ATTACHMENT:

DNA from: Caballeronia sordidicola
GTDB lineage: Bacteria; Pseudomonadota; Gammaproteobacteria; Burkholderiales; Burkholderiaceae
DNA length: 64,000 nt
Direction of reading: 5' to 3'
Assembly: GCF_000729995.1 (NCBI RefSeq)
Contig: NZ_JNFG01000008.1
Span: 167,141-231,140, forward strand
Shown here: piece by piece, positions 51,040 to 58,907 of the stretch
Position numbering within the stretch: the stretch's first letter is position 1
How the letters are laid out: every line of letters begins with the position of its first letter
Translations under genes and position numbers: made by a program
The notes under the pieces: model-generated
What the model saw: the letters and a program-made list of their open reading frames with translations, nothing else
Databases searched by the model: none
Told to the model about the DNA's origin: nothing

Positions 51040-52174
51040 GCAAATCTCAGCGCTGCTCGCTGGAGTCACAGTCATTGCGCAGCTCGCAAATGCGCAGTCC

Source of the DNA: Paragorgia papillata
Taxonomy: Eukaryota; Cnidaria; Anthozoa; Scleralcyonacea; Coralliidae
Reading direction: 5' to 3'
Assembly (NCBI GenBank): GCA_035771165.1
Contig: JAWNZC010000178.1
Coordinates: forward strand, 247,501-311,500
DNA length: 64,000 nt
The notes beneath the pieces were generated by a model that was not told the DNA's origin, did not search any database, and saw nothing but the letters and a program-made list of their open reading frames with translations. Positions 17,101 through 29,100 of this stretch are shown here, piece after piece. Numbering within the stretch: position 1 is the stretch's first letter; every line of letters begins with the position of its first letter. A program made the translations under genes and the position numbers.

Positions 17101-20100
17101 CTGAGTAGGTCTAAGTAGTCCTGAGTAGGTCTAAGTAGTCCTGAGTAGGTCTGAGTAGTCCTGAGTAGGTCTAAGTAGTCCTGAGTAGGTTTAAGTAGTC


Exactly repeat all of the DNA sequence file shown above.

DNA from: Caballeronia sordidicola
GTDB lineage: Bacteria; Pseudomonadota; Gammaproteobacteria; Burkholderiales; Burkholderiaceae
DNA length: 64,000 nt
Direction of reading: 5' to 3'
Assembly: GCF_000729995.1 (NCBI RefSeq)
Contig: NZ_JNFG01000008.1
Span: 167,141-231,140, forward strand
Shown here: piece by piece, positions 51,040 to 58,907 of the stretch
Position numbering within the stretch: the stretch's first letter is position 1
How the letters are laid out: every line of letters begins with the position of its first letter
Translations under genes and position numbers: made by a program
The notes under the pieces: model-generated
What the model saw: the letters and a program-made list of their open reading frames with translations, nothing else
Databases searched by the model: none
Told to the model about the DNA's origin: nothing

Positions 51040-52174
51040 GCAAATCTCAGCGCTGCTCGCTGGAGTCACAGTCATTGCGCAGCTCGCAAATGCGCAGTCC

Source of the DNA: Paragorgia papillata
Taxonomy: Eukaryota; Cnidaria; Anthozoa; Scleralcyonacea; Coralliidae
Reading direction: 5' to 3'
Assembly (NCBI GenBank): GCA_035771165.1
Contig: JAWNZC010000178.1
Coordinates: forward strand, 247,501-311,500
DNA length: 64,000 nt
The notes beneath the pieces were generated by a model that was not told the DNA's origin, did not search any database, and saw nothing but the letters and a program-made list of their open reading frames with translations. Positions 17,101 through 29,100 of this stretch are shown here, piece after piece. Numbering within the stretch: position 1 is the stretch's first letter; every line of letters begins with the position of its first letter. A program made the translations under genes and the position numbers.

Positions 17101-20100
17101 CTGAGTAGGTCTAAGTAGTCCTGAGTAGGTCTAAGTAGTCCTGAGTAGGTCTGAGTAGTCCTGAGTAGGTCTAAGTAGTCCTGAGTAGGTTTAAGTAGTC